People seem to really enjoy the Sabbath cover. The reception to that sort of thing isn’t always kind. 

We’re lucky. It was a risky proposition. I’ve had some people who I love dearly say to me, “this is missing Bill Ward, which means that it’s missing a lot”.  I can’t argue with them. All I can say is that we’re not trying one-up a Black Sabbath song – we’re just trying to honour it. I hope that we do. A lot of people seem to like it. We’ll get the cross eye occasionally. It’s okay – I think we did the song as much justice as we could.

You mentioned bringing in samples for this record, and I understand that much of the “percussion” consists of explosions, ricochets and other such sounds. How was the process of bringing those into the music?

A lot of it is field recordings and samples from action movies: gunshots, bombs going off, car crashes…this is really more Ben’s department, but a lot of it is percussive. A machine gun can work as well as 16th notes, and you can layer a bomb over a kick drum. That’s largely what we did; we used these samples to accentuate the drum machine percussion.

I’m particularly drawn to the way you “labour the point”. I regularly find myself compelled by music that hammers home an idea to the point where it’s either mind-numbingly boring or incredibly hypnotic, and there’s a certain unease over which way it’s going to go. What do you find interesting about this sort of repetition?

We’ve always been really into songs that are  propelled by lots of repetition, partially from our love of techno, house and electronica. You’ll have these tracks that go on forever, and there will just be a subtle moment of change here or there. It conveys a great amount of emotion through it. Outside of that, you have the obvious doom and noise rock bands that’ll hammer away at it too. It’s Swans’ M.O. and always has been. A lot of what Godflesh do is based around that simple repetition. We like bludgeoning a point home, and fortunately enough it’s proving to be somewhat effective – at least for us at the moment. There are more changes on this record than there were on the previous one, but we like to keep it simple in that department.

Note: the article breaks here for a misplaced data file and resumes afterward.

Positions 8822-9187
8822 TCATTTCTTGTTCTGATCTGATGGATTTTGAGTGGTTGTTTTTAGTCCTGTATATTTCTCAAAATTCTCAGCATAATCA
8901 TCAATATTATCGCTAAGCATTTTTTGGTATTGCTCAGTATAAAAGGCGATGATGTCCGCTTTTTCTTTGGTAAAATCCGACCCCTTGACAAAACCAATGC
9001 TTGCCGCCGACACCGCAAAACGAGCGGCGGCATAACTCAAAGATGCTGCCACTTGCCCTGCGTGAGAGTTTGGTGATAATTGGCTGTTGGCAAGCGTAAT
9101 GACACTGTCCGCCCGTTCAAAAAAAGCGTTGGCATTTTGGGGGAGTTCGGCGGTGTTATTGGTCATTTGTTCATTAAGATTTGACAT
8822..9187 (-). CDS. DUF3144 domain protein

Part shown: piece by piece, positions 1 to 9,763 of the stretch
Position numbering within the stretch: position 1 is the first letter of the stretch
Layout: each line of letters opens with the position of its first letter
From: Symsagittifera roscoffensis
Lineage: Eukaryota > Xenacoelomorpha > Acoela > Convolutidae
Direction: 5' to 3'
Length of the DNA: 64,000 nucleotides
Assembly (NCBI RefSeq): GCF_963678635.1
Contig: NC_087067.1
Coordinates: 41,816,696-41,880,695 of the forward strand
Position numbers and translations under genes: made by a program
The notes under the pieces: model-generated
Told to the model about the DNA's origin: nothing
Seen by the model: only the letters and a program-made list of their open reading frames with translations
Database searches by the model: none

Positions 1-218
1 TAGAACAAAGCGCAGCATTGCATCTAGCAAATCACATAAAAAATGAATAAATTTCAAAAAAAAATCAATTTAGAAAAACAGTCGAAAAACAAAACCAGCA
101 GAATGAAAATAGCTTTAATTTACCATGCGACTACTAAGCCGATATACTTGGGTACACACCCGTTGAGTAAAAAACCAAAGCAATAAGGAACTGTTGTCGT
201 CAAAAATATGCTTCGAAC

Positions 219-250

For some reason, Wake In Fright feels more persistent than Perfect World. Perhaps it’s something to do with that greater clarity; the sounds become more jagged and make a deeper incision in my head.

I mean, that would be great. The little harsh grating notes definitely come through a lot more on this. You know, the high end is concentrated a lot on this album, but so is the low – we made it a point to put significantly more bass on this record than on the last one. I think we pretty much have four bass synths going at all times, and a lot of them are just layer upon layer of repeating the same thing.

So how does this work live? Do you have cue up the drums and synthesisers as a backing track and do the guitar and vocals live? 

Ben does a lot of gain staging and controls the mix from a little box we keep on the stage. We have a small sampler, a small pre-amp and some pedals and we plug in direct. Our whole setup fits in a carry-on. Mostly, Ben concentrates on playing guitar and I concentrate on singing. Or whatever the fuck you call what I do. [laughs] I do something. I’m not sure how to describe it positively. But yeah – Ben will even out the mix on the fly, but generally we’re more concerned with the physical performance than elsewise. The sampler takes care of most of what we do.

I guess you’re able to become a more physical performer when you know most of the sound is taken care of, right?

Absolutely.

Is there something liberating about being a two-piece and having so much stage to play with?